Sharing my expedition learning with students has been most meaningful, but I have also enjoyed telling my story to the larger community of teachers and the public. Today, I had the opportunity to present about my Arctic expedition at the Hawai'i Science Teachers Association (HaSTA) annual conference! I think they'll be some very enthusiastic educators from Hawaii applying to the National Geographic/Lindblad Expeditions Grosvenor Teacher Fellowship Program this year...
Message to Science Teachers
Here is a link to the Prezi for my session entitled Exploring the Arctic: My Grosvenor Teacher Fellowship. At the start of the talk, I showed a picture of myself in the GTF hat on the deck of the Explorer in the Arctic. I told everyone I would let them know how I ended up on the adventure of a lifetime and how they potentially could as well, through the Grosvenor Teacher Fellowship. I then summarized the GTF Program: expedition travel as professional development for teachers committed to geo-literacy. Next, I explained the National Geographic's three components of geo-literacy, and there was rich discussion about how science teachers can incorporate these components into their curricula. Finally, I got into the details about my expedition, the Land of the Ice Bears, and I explained the characteristics of the Arctic Svalbard region using maps and pictures.
I moved through a series of my photographs, highlighting some of the main features of the expedition, including the ship, my shipmates, the landings, the wildlife, and the scenery. Then, I connected my expedition to the larger issue of global climate change as I described lessons learned on my voyage. I explained why Arctic sea ice is so important as critical habitat for wildlife and for regulating global climate, and I shared charts and data that illustrated the recent decline of Arctic sea ice. The “Chasing Ice” trailer was viewed and I described calving events, glacial retreat, and other effects of climate change in the Arctic. I concluded with a summary of how my GTF experience has impacted me and then played my interview from the Video Expedition Report: “it’s a once-in-a-lifetime opportunity!”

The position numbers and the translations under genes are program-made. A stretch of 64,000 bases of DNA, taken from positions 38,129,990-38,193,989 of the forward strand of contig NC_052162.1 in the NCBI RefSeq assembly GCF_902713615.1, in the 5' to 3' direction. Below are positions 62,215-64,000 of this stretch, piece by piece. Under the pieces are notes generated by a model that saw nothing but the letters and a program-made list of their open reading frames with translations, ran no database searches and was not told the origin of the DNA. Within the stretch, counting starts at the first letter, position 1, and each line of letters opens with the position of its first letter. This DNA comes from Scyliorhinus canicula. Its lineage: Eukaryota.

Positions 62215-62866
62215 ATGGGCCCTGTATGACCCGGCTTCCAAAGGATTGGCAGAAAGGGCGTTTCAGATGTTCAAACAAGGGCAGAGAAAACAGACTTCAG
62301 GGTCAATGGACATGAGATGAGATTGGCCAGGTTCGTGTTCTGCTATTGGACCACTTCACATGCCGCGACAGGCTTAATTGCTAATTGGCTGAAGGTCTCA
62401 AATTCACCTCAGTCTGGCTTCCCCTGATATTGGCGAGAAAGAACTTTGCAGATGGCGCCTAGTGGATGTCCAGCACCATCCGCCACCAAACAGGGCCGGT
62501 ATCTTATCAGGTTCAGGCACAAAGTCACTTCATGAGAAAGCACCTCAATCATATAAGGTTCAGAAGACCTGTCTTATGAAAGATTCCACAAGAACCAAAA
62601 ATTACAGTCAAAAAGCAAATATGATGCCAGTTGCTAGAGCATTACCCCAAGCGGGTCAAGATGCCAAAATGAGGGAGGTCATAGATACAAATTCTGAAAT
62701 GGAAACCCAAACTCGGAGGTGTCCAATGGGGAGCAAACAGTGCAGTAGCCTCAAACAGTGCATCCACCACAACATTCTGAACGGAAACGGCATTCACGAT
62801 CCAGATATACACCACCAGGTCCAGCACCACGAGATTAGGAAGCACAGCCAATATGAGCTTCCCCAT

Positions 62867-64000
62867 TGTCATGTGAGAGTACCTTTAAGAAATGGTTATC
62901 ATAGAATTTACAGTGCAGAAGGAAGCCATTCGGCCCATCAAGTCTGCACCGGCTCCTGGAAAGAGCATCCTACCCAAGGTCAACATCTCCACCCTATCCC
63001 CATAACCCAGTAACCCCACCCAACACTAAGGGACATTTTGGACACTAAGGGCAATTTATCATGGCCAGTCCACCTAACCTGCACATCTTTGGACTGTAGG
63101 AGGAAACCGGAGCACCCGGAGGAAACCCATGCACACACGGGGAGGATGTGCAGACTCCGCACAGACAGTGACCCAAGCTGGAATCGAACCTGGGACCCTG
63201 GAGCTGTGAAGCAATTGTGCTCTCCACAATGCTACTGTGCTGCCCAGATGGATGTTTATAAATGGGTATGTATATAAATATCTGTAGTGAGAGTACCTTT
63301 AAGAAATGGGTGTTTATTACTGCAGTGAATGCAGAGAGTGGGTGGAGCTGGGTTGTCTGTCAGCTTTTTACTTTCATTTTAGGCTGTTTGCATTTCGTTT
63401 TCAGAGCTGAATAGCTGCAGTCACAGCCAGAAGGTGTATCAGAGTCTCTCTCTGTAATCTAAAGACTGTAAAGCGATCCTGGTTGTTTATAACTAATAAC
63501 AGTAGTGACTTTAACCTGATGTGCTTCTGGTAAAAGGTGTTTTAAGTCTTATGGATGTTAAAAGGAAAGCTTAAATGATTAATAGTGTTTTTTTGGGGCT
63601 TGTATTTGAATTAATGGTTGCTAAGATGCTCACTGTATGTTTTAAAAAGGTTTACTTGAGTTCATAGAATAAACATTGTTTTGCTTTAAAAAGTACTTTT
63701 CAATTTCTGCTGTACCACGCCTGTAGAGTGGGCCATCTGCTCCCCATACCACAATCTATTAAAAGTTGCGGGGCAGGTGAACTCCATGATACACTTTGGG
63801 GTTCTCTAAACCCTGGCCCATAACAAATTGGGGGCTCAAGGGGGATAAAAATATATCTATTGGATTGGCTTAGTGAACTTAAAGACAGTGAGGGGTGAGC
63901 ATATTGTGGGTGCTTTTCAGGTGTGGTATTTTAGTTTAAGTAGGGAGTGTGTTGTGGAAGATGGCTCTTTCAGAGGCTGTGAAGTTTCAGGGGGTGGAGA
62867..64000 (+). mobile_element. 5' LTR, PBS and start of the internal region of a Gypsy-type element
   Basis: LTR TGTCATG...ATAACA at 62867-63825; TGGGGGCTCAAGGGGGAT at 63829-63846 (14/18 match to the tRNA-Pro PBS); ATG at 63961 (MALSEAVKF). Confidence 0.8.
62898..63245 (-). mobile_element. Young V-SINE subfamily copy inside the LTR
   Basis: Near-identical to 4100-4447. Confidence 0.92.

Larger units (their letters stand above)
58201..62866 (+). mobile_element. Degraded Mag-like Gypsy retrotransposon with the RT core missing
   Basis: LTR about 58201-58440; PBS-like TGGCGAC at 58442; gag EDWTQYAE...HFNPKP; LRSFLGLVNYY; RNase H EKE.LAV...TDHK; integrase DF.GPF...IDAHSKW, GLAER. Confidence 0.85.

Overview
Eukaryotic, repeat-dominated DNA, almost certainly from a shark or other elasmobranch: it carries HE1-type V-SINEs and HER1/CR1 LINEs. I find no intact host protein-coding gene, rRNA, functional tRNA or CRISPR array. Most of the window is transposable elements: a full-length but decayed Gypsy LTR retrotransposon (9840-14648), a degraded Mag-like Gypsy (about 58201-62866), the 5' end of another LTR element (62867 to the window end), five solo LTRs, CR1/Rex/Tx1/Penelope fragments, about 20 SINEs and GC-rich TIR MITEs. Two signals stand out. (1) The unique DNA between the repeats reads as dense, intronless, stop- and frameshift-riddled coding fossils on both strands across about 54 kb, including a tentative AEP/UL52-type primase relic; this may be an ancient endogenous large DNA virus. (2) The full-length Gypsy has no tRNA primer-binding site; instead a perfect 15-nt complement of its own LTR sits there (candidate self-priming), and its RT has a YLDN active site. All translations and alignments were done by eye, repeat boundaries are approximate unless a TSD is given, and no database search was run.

Other Community Outreach
I am so proud to be an ambassador for National Geographic and Lindblad Expeditions and to help carry their missions forward. For my community outreach, in addition to today's HaSTA presentation, I have leveraged existing partnerships with community organizations, and I have actively sought out new avenues for sharing my experiences. I currently volunteer as an interpreter at the Waikiki Aquarium, and I was able to set up a “learning lunch” slideshow and talk story about my Arctic voyage and the GTF Program. I also volunteer for plankton outreach with Kahi Kai (One Ocean), a local marine conservation group. Before and after my voyage, Kahi Kai published my blog posts. My other outreach activities came as a result of me reaching out to local media. I was able to do pre and post voyage live interviews with our two local news stations KHON2 and KITV4, a live interview on Hawaii Public Radio, an a pre and post voyage print interview with the Midweek. If you haven't yet, you can check out all these interviews on my In the News page! I have applied to present at the 2015 National Science Teachers Association (NSTA) conference in Chicago this spring, and I hope I have the opportunity to attend.